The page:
She pulled the last sheet out of the typewriter and placed in on the pile with the others. Hopefully, her editor would like it, approve of it and most importantly, pay her for it! A smile of satisfaction played on Mildred’s lips. Nancy was all the things she could never be. Nancy would probably just march right into Stratemeyer’s office and….
The character, Nancy Drew, was conceived by Edward Stratemeyer, founder of the Stratemeyer Syndicate. Stratemeyer had created the Hardy Boys series in 1926, which had been such a success that he decided on a similar series for girls, featuring an amateur girl detective as the heroine. He was aware that the Hardy Boys books were popular with girl readers and wished to capitalize on girls’ interest in mysteries by offering a strong female heroine.
Stratemeyer initially pitched the new series to Hardy Boys publishers Grosset & Dunlap as the “Stella Strong Stories”, adding that “they might also be called ‘Diana Drew Stories’, ‘Diana Dare Stories’, ‘Nan Nelson Stories’, ‘Nan Drew Stories’, or ‘Helen Hale Stories’.” Editors at Grosset & Dunlap preferred “Nan Drew” of these options, but decided to lengthen “Nan” to “Nancy”. Stratemeyer accordingly began writing plot outlines and hired Mildred Wirt, later Mildred Wirt Benson, to ghostwrite the first volumes in the series under the pseudonym Carolyn Keene.
The first four titles were published in 1930 and were an immediate success. The books popularity can be seen in a letter that Laura Harris, a Grosset and Dunlap editor, wrote to the Syndicate in 1931: “can you let us have the manuscript as soon as possible, and no later than July 10? There will only be three or four titles brought out then and the Nancy Drew is one of the most important.”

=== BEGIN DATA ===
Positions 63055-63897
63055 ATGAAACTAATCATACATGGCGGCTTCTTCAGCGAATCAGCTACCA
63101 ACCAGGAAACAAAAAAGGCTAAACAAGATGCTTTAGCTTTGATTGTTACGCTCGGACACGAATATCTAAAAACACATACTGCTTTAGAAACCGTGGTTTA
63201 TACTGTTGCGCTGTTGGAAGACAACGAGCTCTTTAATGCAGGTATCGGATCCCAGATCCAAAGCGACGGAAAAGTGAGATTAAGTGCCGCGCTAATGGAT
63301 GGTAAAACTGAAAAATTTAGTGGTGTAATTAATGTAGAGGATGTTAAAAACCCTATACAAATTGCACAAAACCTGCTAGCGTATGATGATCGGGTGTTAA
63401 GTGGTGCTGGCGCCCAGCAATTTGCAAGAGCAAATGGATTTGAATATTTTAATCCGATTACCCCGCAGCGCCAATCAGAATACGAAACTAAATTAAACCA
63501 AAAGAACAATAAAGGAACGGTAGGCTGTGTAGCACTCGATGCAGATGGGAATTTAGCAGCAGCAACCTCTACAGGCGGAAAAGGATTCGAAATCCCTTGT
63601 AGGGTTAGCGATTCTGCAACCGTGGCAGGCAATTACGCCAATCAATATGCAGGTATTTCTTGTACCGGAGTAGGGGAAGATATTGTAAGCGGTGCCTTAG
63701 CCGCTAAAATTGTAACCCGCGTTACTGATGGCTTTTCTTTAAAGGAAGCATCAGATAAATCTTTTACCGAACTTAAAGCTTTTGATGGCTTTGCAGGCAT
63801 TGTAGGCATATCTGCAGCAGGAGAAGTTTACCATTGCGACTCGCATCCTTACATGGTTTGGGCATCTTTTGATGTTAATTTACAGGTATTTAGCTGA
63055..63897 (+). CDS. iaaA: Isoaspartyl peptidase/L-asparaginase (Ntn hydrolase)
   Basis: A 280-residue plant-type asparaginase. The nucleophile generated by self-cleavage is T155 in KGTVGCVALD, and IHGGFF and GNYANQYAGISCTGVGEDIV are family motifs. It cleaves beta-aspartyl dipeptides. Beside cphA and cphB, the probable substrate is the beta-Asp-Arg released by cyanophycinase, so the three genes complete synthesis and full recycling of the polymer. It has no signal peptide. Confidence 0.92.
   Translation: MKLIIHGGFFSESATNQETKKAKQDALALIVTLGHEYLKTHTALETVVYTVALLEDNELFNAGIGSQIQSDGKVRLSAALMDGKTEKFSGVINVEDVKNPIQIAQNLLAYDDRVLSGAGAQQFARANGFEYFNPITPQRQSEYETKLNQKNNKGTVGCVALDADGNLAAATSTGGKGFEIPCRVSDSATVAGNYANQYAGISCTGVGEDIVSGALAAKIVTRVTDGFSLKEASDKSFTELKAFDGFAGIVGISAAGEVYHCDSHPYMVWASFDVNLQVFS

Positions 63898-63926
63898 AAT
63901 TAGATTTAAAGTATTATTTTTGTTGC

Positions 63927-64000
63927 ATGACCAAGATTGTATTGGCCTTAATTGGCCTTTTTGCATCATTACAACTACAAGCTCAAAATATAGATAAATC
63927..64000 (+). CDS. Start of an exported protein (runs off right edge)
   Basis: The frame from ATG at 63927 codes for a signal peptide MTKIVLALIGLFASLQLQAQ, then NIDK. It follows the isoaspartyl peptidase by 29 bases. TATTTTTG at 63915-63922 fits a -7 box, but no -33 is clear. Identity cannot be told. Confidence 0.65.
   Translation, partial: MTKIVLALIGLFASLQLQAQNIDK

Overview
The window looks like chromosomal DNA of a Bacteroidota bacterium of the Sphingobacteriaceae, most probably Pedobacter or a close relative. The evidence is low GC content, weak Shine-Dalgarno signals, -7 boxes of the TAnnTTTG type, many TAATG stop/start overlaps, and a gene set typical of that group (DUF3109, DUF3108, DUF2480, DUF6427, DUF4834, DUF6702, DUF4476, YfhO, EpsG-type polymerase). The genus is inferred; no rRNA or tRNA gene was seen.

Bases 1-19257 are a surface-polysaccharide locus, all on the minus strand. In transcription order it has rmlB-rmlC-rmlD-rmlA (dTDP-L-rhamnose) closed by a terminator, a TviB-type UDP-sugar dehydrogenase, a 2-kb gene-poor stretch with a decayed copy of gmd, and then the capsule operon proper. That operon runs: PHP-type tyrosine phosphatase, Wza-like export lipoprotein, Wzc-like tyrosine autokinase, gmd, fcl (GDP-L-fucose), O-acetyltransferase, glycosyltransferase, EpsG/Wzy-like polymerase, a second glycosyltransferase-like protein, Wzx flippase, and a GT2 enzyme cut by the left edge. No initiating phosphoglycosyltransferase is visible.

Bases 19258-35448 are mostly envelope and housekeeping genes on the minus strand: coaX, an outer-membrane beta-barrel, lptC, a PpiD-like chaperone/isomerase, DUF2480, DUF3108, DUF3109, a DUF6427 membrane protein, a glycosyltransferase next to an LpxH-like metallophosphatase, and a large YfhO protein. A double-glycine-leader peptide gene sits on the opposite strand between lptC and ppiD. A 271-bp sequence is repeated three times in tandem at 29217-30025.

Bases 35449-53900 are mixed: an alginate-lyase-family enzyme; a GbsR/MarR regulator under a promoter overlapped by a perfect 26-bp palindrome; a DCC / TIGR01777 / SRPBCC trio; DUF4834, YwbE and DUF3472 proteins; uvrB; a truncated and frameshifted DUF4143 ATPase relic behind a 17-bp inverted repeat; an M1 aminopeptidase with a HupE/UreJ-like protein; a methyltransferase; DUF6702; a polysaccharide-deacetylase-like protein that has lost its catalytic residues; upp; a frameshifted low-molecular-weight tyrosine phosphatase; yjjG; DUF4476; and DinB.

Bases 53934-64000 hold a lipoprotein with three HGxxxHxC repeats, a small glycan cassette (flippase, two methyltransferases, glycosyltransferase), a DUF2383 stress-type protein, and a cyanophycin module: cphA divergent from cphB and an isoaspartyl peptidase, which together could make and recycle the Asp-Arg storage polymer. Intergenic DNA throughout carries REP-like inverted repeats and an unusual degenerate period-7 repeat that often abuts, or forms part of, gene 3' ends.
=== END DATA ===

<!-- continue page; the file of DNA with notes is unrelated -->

The 6,000 copies that Macy’s ordered for the 1933 Christmas season sold out within days. In 4/1934 Fortune Magazine featured the Syndicate in a cover story and singled Nancy Drew out for particular attention: “Nancy is the greatest phenomenon among all the fifty-centers. She is a best seller. How she crashed a Valhalla that had been rigidly restricted to the male of her species is a mystery even to her publishers.”
During the height of the greatest depression that the US has ever experienced, the appearance of these books and their popularity was astounding. Maybe it was the times. Maybe people need to feel that they had some kind of personal control.
The Real Carolyn Keene
Mildred Benson was born Mildred Augustine in Ladora, Iowa to Lillian and Dr. J. L. Augustine. Benson earned her degree in English from the University of Iowa in 1925 in a short three years. She later returned to the University and in 1927, became the first student there to earn a master’s degree in journalism. She was married to Asa Wirt, an Associated Press writer. The couple had a daughter, Peggy Wirt, in 1936. After Wirt’s death in 1947, she married George A. Benson, editor of the Toledo Blade.